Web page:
Today’s Transit Workers’ Union (TWU) strike has brought New York City’s subways, buses and commuters to a halt. But it also offers an opportunity to reflect on the position of labour in a country where labour was once king.
This TWU strike is therefore remarkable — not for its power to bring a city to a halt, but having the guts to take the decision to do so. New York’s geography and land economics result in more than 4 million people using busses and the metro system to get into and about the city everyday. So on this 22F morning, there are literally millions of people striding the frigid streets on an unusual morning commute.
This kind of experience leaves opportunity for reflection and a kind of kinship. But what will the prevailing attitude of the walkers be? Ticked off at being inconvenienced? Bitter because the TWU deal is already better than their own contract? Supportive of the union for its principles and stand on defending the rights of future members, the so-called ‘protection of the unborn’?
Since labour died its slow death here, and hyper-competetive individualism has reigned, an interesting atmosphere prevails. It’s most noticeable today in the vox pop interviews with walking commuters on their opinion of the strike. Many voice the view that because they personally don’t have such a good deal, no one else should either. “They don’t deserve anything!” one irate woman spat at a NY1 camera.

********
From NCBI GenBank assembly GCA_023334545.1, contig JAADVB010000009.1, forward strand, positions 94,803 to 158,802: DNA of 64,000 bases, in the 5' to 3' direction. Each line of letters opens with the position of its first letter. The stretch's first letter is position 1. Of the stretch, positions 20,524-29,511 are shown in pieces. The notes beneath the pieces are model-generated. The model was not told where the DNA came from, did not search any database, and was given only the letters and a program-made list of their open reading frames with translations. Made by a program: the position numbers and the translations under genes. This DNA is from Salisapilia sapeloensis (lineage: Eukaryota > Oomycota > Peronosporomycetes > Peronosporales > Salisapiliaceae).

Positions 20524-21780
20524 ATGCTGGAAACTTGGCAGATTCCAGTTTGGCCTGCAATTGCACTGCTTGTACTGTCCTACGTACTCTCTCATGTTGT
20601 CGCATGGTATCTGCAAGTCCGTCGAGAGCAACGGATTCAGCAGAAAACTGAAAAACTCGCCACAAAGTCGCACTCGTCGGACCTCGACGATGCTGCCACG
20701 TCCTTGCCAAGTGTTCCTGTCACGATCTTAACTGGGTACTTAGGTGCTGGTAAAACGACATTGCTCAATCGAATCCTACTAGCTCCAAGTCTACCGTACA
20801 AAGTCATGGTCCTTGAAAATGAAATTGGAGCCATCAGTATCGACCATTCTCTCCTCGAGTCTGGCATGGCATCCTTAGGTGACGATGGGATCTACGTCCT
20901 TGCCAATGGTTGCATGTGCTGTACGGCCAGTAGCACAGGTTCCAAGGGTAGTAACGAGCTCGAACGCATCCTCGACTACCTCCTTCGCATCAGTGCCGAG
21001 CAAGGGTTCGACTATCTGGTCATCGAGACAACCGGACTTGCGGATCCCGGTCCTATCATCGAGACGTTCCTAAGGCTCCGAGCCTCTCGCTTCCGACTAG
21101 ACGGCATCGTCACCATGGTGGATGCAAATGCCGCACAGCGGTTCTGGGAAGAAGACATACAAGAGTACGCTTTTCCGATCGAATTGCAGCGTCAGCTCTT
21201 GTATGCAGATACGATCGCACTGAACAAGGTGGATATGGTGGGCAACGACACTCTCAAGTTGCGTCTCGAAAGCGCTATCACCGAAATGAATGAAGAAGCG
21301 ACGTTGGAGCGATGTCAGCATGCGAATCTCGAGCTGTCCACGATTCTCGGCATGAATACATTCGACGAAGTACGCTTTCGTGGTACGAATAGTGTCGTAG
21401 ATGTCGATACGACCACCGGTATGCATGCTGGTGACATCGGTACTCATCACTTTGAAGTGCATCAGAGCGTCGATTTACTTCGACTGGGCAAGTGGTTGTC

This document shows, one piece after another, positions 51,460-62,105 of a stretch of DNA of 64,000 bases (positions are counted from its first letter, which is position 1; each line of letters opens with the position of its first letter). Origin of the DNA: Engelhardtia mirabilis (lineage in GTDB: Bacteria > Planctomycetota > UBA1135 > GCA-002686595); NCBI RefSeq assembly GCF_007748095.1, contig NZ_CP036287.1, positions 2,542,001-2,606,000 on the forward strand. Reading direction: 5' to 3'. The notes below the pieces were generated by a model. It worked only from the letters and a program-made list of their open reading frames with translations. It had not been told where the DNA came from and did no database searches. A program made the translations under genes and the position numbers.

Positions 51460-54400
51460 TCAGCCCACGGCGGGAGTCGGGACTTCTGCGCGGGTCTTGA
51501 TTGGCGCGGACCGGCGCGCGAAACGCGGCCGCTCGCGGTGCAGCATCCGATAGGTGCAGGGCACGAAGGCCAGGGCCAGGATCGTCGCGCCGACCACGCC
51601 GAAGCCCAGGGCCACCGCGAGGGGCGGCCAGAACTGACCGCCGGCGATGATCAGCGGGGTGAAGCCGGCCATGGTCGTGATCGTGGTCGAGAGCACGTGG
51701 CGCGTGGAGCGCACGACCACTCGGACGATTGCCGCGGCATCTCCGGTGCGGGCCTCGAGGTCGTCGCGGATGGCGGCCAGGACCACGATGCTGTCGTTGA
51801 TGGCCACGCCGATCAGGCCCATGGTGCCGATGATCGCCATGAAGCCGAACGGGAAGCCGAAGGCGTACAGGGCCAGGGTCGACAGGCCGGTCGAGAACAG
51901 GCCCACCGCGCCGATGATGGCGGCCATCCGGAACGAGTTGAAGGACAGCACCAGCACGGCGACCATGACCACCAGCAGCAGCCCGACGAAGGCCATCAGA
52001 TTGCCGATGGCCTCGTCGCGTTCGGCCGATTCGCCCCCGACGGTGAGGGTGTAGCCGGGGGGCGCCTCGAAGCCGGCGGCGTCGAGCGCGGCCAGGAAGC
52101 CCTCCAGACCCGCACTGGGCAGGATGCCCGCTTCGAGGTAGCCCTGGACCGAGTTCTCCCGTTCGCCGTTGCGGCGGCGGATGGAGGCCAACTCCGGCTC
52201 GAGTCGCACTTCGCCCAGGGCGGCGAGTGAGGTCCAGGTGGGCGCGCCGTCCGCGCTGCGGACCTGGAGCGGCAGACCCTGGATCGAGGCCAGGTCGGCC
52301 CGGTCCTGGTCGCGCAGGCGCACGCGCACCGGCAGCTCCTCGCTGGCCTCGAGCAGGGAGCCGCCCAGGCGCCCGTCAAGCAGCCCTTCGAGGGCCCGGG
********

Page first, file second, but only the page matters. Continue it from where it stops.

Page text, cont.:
Of course there is a gap in the logic loop here. Unionists would argue that if more people were unionised and unions had more power, than that exact reason would not exist. i.e. working people would all have a better deal.
But in a land dominated by large corporations, their lawyers, lobbyists and public relations firms, “labour” here is all bad.
Coming from South Africa, a country where labour holds kingmaking power, I have a different experience to reflect on. Applied judiciously, unions have the power to appropriately improve the lot of the working person, but taken to its extreme, they can be debilitating anchors on a national economy.
So ultimately, it is in everyone’s best interests to have a balance between the awesome power of corporations and the productivity halting power of unions.
And today on our walk to work, perhaps we should all take a moment to remember that with only a few exceptions, we are all workers.